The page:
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There’s no arguing that we are living in a technology-rich world. But are our lives really ‘enriched’ by all this technology?
For many of us, the era of technology is also the era of anxiety – anxiety from worrying about when to use what, what to say to whom and within how much time of the message they left; when spelling counts and when an emoticon will suffice; and what about the time we spend looking for the gadgets we fear to be without?!
There’s no doubt (and plenty of research already!) that how we engage (how and how much) greatly influences our emotional, mental, and physical well-being.
There’s no judgment here – no right and wrong. It’s for each of us to figure out what’s ‘enough’ or ‘too much’ technology; how to find our own ‘balance,’ our own ‘middle path.
If you’re already nodding your head as you read these words, if you’ve recently had thoughts about use of phones, tablets and computers in your life, if you find yourself asking others how and how much they limit themselves or their children, or you simply wonder, “How do I unplug?”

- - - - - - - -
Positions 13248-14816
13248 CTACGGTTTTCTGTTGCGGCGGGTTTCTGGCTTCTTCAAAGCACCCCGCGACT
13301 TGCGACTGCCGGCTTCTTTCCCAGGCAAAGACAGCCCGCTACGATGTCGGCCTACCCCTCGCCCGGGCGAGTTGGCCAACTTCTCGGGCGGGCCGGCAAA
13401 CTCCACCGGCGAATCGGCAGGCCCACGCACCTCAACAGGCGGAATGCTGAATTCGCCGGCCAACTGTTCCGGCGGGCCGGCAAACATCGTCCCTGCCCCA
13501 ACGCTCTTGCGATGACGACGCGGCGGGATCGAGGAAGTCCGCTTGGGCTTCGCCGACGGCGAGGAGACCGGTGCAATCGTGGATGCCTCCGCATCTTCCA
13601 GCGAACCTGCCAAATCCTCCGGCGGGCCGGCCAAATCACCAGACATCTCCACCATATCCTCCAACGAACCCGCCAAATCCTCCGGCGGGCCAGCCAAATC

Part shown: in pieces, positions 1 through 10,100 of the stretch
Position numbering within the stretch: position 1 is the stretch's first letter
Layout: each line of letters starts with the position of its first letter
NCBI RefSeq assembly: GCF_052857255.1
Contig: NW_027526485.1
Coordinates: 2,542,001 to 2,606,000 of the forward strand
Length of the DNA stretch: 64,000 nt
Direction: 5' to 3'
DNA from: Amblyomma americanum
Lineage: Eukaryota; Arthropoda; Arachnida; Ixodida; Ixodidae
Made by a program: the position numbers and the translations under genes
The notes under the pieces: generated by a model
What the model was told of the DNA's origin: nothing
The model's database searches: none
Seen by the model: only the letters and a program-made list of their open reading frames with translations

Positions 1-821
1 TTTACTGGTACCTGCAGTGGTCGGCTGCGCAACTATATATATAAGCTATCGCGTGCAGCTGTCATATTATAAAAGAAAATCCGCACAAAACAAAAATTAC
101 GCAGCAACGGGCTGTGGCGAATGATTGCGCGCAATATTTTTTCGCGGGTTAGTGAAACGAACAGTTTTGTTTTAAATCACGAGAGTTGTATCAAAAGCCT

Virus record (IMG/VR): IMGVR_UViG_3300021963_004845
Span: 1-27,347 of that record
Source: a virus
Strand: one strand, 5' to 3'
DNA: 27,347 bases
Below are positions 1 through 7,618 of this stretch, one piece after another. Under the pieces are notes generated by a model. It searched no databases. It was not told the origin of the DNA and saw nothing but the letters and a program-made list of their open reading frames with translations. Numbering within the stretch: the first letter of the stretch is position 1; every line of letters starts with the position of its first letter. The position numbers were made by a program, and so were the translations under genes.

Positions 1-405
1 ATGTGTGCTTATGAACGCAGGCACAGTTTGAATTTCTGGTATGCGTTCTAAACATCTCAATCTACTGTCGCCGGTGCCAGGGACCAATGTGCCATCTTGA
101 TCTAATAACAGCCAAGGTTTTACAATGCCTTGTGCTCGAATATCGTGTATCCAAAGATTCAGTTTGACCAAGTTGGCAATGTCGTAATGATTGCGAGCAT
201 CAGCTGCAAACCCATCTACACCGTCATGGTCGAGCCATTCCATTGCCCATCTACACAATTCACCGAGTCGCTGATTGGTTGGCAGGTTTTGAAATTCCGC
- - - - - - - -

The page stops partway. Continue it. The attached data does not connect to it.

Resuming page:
Ample evidence shows that “over-use” of technology influences the mind’s sharpness, the heart’s spaciousness, and the physical bodies in which we live. Some studies indicate techno-heavy lives can create or exacerbate challenges with attention and focus, impair the development of social and face-to-face communication skills, impede the ability to relax deeply or even to sleep soundly.
Increasingly, individuals report feeling anxious when they have to be away from their devices – that they feel isolated, lonely, uncomfortable now knowing what’s ‘happening,’ and have difficulties being with ‘themselves,’ and connecting with nature and the natural world.
When it comes to the body, well…headaches, hyper-tension, carpal tunnel, eye strain, back issues…we know our bodies are showing signs of techno-damage.
There’s no ‘out of the box’ solution or answer to questions about how to use the technology to which we have access. There’s no ‘one size fits all’ practice or set of guidelines to help you keep a happy and healthy relationship with your phone or tablet or computer or other people’s associated habits (addictions?) Finding your balance takes attention and intention. And it can be done!
In Yoga Therapy sessions we cultivate greater mindfulness around your use of technology, explore some ‘managing’ strategies and techniques, and have some fun putting in perspective this whole Jetson-esque life we’re living.